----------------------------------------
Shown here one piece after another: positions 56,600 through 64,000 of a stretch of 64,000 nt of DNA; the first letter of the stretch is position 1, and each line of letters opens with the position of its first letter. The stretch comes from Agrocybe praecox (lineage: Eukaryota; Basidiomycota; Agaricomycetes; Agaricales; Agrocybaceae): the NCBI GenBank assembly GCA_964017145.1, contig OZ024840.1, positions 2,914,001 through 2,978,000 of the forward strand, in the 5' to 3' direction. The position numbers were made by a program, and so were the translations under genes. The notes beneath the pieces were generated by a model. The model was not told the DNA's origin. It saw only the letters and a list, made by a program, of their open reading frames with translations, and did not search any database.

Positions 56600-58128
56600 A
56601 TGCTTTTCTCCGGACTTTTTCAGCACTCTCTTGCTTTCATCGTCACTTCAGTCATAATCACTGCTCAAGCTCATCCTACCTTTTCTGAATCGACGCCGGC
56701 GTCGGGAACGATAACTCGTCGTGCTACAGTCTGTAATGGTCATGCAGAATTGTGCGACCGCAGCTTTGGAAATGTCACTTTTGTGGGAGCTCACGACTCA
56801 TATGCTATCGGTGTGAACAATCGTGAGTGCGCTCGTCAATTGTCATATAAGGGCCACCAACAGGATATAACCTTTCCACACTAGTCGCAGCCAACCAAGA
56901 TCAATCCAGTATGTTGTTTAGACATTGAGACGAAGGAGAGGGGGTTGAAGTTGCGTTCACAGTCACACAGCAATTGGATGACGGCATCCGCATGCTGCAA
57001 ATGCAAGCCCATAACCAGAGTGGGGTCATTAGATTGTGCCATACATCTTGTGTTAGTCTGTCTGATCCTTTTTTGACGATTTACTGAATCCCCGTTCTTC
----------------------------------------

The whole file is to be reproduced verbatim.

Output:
Shown here one piece after another: positions 56,600 through 64,000 of a stretch of 64,000 nt of DNA; the first letter of the stretch is position 1, and each line of letters opens with the position of its first letter. The stretch comes from Agrocybe praecox (lineage: Eukaryota; Basidiomycota; Agaricomycetes; Agaricales; Agrocybaceae): the NCBI GenBank assembly GCA_964017145.1, contig OZ024840.1, positions 2,914,001 through 2,978,000 of the forward strand, in the 5' to 3' direction. The position numbers were made by a program, and so were the translations under genes. The notes beneath the pieces were generated by a model. The model was not told the DNA's origin. It saw only the letters and a list, made by a program, of their open reading frames with translations, and did not search any database.

Positions 56600-58128
56600 A
56601 TGCTTTTCTCCGGACTTTTTCAGCACTCTCTTGCTTTCATCGTCACTTCAGTCATAATCACTGCTCAAGCTCATCCTACCTTTTCTGAATCGACGCCGGC
56701 GTCGGGAACGATAACTCGTCGTGCTACAGTCTGTAATGGTCATGCAGAATTGTGCGACCGCAGCTTTGGAAATGTCACTTTTGTGGGAGCTCACGACTCA
56801 TATGCTATCGGTGTGAACAATCGTGAGTGCGCTCGTCAATTGTCATATAAGGGCCACCAACAGGATATAACCTTTCCACACTAGTCGCAGCCAACCAAGA
56901 TCAATCCAGTATGTTGTTTAGACATTGAGACGAAGGAGAGGGGGTTGAAGTTGCGTTCACAGTCACACAGCAATTGGATGACGGCATCCGCATGCTGCAA
57001 ATGCAAGCCCATAACCAGAGTGGGGTCATTAGATTGTGCCATACATCTTGTGTTAGTCTGTCTGATCCTTTTTTGACGATTTACTGAATCCCCGTTCTTC